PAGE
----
We have to sort that out to reveal a ‘thematic location’ and we already suspect that we are going to find it by sorting out the LAST ROW. Of course there are those 80 bottles of stout to get through. It is not surprising that Dysart is soon spilling wine and the last clue tells us, ‘Clean up after spilling most of wine (4)’. There’s more wine, of course, when we have completed our grid as DIONYSUS (that’s BACCHUS, the God of wine isn’t’ it? appears in our grid. Glasses raised: Cheers, Dysart!

The letters in that last row NLUPOUSTOMMY obligingly lead to MOUNT OLYMPUS. We are grateful for that huge hint, as, once we had the thematic location, we could guess how we were going to change one letter in each of the across clues to create a rather lofty Mount Olympus. It was entertaining to find gods and goddesses in those twelve rows in ascending order of size: ZEUS and HERA at the summit of course.

When we hunted, we found gods, goddesses, messenger, a lightning rod and other potential hints in the clues and, of course, we now understood why the down clues had to be jumbled to allow all those Olympians to get into the grid. Crafty compiling. Many thanks, Dysart.

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Listener No 4682, Round Table Man: A Setters’ Blog by Banjaluka

Posted by Listen With Others on 14 Nov 2021

Round Table Man started out as a germ of an idea about 2 years ago. I had read the Larkin poem An Arundel Tomb and it struck me how it would be ideal as a theme for a crossword. At first the only idea I had was that the final completed grid would have a heart highlighted to symbolise its famous final line, “What will survive of us is love.” Prior to Round Table Man, I had never set a Listener crossword before and so had little idea of how to go about turning a promising idea into a Listener quality puzzle. I tried to form a grid that brought in some of the elements of the poem, but I never could get it to the point where I was satisfied with the outcome.

I am a keen but inconsistent solver – I will try one or two Listeners a month and probably finish just over half of them. I first came across the Listener crossword around 10 years ago, when I was asked to test solve a Listener by a new setter. That puzzle ended up as Listener 4182 Breach of Contract by Ron (now setting under ‘Eck).’Eck is an old friend, and we had a long history of enjoying crosswords together. We had often sat in a café/pub solving the Araucaria prize puzzle in the Guardian on a Saturday, and over the years he has slowly dragged me towards solving the tougher Listener and Magpie style puzzles.

When the pandemic locked us all down at home, ‘Eck suggested it might be fun to jointly set a puzzle. We tossed a few new ideas around, but nothing seemed to spark any excitement. I thought that maybe that the idea I had had rattling around for a few years might come into being if I had help from a more experienced setter.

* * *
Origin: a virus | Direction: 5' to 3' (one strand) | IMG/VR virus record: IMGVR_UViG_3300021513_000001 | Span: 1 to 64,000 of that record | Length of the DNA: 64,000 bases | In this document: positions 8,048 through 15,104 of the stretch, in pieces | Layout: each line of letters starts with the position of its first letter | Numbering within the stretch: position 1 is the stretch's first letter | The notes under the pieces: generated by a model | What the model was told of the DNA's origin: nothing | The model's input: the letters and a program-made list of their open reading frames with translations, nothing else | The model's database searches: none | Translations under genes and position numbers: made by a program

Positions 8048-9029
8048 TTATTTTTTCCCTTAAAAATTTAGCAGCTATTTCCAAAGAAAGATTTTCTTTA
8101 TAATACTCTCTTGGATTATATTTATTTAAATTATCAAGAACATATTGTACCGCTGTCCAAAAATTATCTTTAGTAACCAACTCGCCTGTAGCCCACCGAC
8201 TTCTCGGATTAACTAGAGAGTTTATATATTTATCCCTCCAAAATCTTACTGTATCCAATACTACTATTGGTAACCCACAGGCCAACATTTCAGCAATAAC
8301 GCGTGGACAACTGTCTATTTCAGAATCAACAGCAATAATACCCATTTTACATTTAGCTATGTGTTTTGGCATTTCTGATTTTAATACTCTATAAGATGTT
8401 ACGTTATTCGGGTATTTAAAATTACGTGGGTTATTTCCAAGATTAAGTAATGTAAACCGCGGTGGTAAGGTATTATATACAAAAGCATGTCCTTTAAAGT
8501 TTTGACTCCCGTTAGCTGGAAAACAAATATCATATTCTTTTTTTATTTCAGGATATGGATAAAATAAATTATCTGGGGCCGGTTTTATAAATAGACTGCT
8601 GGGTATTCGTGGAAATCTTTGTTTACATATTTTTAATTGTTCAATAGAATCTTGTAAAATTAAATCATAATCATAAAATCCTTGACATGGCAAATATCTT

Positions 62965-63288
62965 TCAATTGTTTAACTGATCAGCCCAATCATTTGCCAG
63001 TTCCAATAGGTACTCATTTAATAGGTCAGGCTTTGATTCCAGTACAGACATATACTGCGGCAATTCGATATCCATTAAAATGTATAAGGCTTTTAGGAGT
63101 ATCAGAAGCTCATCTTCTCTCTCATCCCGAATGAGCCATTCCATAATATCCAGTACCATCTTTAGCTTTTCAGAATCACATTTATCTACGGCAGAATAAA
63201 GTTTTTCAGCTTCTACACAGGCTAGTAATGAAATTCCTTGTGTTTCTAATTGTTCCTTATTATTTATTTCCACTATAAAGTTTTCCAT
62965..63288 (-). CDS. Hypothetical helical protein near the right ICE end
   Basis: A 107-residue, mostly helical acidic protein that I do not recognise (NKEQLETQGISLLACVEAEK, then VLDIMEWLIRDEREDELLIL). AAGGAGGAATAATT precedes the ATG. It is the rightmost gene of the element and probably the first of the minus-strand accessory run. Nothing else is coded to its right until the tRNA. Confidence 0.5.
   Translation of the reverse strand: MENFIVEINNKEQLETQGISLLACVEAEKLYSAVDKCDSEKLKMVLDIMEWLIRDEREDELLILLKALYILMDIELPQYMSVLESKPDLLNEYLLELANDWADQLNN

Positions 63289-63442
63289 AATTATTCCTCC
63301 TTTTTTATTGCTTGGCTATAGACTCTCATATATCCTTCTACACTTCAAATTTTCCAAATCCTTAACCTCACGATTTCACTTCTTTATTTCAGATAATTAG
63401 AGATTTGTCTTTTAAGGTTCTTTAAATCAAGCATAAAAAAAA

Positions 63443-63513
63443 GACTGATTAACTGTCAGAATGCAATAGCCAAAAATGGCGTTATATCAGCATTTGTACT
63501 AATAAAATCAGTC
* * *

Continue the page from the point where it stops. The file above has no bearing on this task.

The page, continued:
An Arundel Tomb is a rich source of thematic material that could be incorporated. With an end point of a heart decided on, it was a question of what else should appear in the grid and how could we slowly let the solver in on the theme. It seemed right to have ‘The Earl’ and the ‘Countess’ to be lying side by side, as described in the poem. We discovered that while Larkin describes “It meets his left-hand gauntlet, still / Clasped empty in the other”, the actual tomb in Chichester Cathedral has his right-hand gauntlet clasped empty. We chose to not worry too much about which way round they lay, taking our cue from Larkin’s “error” and ended up placing the countess on the left of the grid and the earl on the right.

It was then a case of finding how much of the “little dogs”, “Latin names”, “endless altered people”, etc from the poem we could fit in and still describe the required heart at the end. Very quickly, ‘Eck came up with a grid that miraculously included all the elements you see in the final grid. It took a few iterations of trying various names that could be jumbled without their last letter, as well as finding recognisably Latin names to go around the base.

We worried about the balance of taking advantage of the poem and overdoing it. Reading Larkin’s poem again, I see even more lines or elements that on a different day could also have formed part of the crossword: “…their faces blurred…”, “…time has transfigured them into Untruth.”